Ideally, a two year old will get sleep after about 5-6 hours of wake time in the morning and then have about 4-6 hours of remaining wake time after the nap is over. So for example, if your child wakes up at 7 am, the ideal time to start an afternoon nap would be around 12 or 1 pm (5-6 hours later). They would wake up around 2 or 3 pm and go to bed around 7-8 pm (5-6 hours after waking from a nap).

3. End naps a minimum of 4 hours before bedtime.

Waking a two year old from their nap at least 4 hours before bedtime, helps ensure they aren’t going to be awake until 10 pm each night.

My preference is to stick with waking a child 5+ hours before bedtime, but I understand that sometimes the afternoon gets busy and a toddler might not fall asleep for a nap until 3 or 4 pm.

4. Nap duration ranges from 45 minutes to 3 hours.

The length of your child’s nap should really depend on how much night time sleep they are getting. Ideally a 2 year old will get around 12-14 hours of total sleep in a 24 hour period. You can use that number to help gauge how long your child’s nap needs to be.

A mother sleeping on the couch with a toddler snuggled on her chest.

Understanding basic 2 year old sleep cycles.

I’m often asked by parents what are the sleep cycles most common for a toddler?

There are 2 types of sleep that we cycle through many times each night. You probably heard this before; however, what makes it different is these cycles last 45 – 60 minutes in children (vs. 90 minutes in adults).

  1. “Deep” or Non-Rapid Eye Movement (NREM) sleep makes up 75 percent of our sleep. During deep sleep, muscle blood supply is increased, energy is restored, and essential hormones for growth and development are released.
  2. “Light” or Rapid Eye Movement (REM) sleep makes up 25 percent of our sleep. During light sleep, our brains are active and dreaming occurs. Our bodies become still and breathing and heart rates are irregular.

Regarding sleep cycles there is no optimal number of sleep hours that applies to all kids.

Per the National Sleep Foundation, most 2 year olds need around 12-14 hours a day. Charts are wonderful, but they can only give you a ballpark estimate because they do not take into account your child’s individualized sleep needs.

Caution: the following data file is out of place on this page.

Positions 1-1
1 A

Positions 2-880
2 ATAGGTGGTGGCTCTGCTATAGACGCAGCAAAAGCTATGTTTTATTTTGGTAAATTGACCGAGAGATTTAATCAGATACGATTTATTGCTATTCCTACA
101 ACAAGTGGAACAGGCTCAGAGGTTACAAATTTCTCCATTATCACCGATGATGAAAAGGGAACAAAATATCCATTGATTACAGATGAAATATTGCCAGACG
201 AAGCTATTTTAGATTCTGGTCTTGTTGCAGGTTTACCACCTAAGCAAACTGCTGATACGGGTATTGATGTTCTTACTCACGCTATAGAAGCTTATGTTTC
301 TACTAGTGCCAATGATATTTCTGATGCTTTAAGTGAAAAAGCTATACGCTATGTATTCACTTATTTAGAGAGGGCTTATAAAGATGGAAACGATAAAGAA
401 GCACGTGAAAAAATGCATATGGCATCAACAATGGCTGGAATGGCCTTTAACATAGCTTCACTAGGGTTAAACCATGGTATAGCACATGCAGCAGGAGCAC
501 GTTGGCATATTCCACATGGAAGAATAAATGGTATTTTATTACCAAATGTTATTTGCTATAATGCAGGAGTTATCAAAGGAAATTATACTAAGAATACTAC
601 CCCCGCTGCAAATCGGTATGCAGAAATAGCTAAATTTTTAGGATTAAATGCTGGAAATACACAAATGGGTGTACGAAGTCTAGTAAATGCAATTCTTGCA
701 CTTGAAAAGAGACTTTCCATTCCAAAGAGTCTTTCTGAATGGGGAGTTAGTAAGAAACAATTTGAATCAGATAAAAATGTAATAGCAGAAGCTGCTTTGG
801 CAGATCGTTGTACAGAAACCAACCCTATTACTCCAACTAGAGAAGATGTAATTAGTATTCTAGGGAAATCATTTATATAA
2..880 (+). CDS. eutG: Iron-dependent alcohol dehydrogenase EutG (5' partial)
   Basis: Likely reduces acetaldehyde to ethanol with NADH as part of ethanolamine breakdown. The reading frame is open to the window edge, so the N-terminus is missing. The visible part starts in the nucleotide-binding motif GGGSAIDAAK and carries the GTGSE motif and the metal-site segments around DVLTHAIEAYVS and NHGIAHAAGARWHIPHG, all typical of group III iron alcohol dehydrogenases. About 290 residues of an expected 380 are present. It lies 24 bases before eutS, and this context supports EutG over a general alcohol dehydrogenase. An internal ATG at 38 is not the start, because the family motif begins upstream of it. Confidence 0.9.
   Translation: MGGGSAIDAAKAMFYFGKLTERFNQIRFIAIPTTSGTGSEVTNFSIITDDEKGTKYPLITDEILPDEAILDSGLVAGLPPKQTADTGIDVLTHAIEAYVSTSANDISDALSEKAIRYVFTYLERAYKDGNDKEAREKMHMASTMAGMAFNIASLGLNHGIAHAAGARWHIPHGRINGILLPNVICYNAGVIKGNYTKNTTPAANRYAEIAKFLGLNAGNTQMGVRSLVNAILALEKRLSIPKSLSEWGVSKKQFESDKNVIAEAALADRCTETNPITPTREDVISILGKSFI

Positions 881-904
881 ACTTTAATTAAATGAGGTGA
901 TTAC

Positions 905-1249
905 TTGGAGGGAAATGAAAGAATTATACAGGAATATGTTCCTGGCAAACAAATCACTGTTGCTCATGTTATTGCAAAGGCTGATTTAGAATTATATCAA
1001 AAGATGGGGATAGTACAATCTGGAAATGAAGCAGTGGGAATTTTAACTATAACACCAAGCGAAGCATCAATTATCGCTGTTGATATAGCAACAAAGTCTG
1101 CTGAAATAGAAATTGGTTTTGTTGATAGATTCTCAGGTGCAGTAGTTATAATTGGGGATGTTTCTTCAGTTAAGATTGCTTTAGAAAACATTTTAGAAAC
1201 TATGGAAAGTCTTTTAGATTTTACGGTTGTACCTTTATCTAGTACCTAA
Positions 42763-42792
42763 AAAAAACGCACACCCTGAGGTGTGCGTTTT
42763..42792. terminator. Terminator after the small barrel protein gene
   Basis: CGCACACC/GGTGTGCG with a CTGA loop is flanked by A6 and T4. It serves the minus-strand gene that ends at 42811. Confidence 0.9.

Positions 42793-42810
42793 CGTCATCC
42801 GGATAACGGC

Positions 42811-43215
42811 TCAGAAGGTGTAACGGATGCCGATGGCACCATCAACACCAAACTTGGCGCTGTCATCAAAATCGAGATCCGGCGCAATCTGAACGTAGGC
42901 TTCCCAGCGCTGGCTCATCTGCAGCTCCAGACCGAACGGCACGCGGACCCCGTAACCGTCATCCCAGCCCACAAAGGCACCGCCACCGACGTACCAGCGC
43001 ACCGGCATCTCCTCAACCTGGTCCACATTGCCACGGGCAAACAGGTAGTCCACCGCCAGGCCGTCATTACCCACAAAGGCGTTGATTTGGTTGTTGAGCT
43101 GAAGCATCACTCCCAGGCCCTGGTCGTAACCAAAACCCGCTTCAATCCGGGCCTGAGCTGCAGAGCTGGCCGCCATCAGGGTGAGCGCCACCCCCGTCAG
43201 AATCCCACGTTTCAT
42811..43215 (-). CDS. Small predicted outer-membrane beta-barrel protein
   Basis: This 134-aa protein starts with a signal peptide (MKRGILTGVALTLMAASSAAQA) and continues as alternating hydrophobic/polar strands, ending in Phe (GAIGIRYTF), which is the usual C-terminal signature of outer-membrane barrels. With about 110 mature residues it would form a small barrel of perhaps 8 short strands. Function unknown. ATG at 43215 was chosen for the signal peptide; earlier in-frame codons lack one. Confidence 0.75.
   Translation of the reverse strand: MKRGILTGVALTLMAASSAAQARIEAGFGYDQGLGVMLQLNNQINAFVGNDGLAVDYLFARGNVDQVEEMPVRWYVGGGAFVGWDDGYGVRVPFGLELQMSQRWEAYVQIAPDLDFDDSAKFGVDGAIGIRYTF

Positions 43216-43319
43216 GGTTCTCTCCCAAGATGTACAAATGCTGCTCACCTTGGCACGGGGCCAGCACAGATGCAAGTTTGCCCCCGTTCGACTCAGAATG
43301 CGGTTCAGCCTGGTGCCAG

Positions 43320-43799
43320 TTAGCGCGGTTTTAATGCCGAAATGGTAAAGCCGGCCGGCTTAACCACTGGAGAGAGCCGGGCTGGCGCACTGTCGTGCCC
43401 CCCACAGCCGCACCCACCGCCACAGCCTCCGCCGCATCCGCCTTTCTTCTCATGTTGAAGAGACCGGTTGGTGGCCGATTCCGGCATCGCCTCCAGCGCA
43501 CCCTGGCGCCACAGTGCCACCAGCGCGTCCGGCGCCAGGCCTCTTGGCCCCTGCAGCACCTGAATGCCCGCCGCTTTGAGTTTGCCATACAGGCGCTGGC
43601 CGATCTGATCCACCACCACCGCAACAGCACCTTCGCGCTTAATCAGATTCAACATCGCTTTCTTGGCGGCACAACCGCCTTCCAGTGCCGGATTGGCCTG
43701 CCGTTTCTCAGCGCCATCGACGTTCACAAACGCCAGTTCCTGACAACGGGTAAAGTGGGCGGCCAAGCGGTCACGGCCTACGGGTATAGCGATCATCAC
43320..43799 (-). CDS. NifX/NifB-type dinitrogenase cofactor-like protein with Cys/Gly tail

toddler sleep schedule for sleeping toddler

Sleep requirements are influenced by growth rates, stress, disease, and other aspects of your child’s physical condition. They may also be influenced by genetics. Sleep patterns also vary significantly across cultures. For example, in China toddlers and preschoolers tend to get less nighttime sleep but make up for it during the day with longer naps.

Related: 7 Common Challenges for Parents of Babies and Toddlers (With Solutions)

Navigating toddler sleep regression like a pro.

2 year old sleep regression is a huge challenge point for parents. It’s a time where toddlers are really coming into their own selves and wanting to test boundaries in order to make sense of the world.

If your child is struggling at bedtime, my first suggestion is to try an earlier bedtime. Move bedtime up to a half-hour earlier for at least a week. When kids are too tired, the brain gets excited and refuses to shut off.

If your toddler is struggling with separation anxiety, climbing out of the crib, waking early, refuses to nap or naps too long, or wakes up a lot at night, I wrote in detail about how we handled our toddler’s sleep regression here.

If potty training is causing sleep regression, skip the night time potty training until your child is older and just stick with day time potty training. I promise, it will automatically happen when your child is physically ready for the change. Here’s my take on potty training a toddler without going insane.

Handling bedtime battles with visual routine cards.

Toddlers are not the best verbal word communicators. They are excellent verbal sound communicators – crying, moaning, and squealing for joy 🙂

Which is why it’s no surprise that toddlers seem to struggle so much with following directions. The good news is that a visual routine for toddlers and preschoolers is an excellent work around.

You can start by printing and creating your own toddler bedtime routine. Allow your child to help you put the cards in order and choose a place that is easy for them to access.

printable daily schedule for kids

(Note: These cards also work well to create a complete daily schedule for kids.)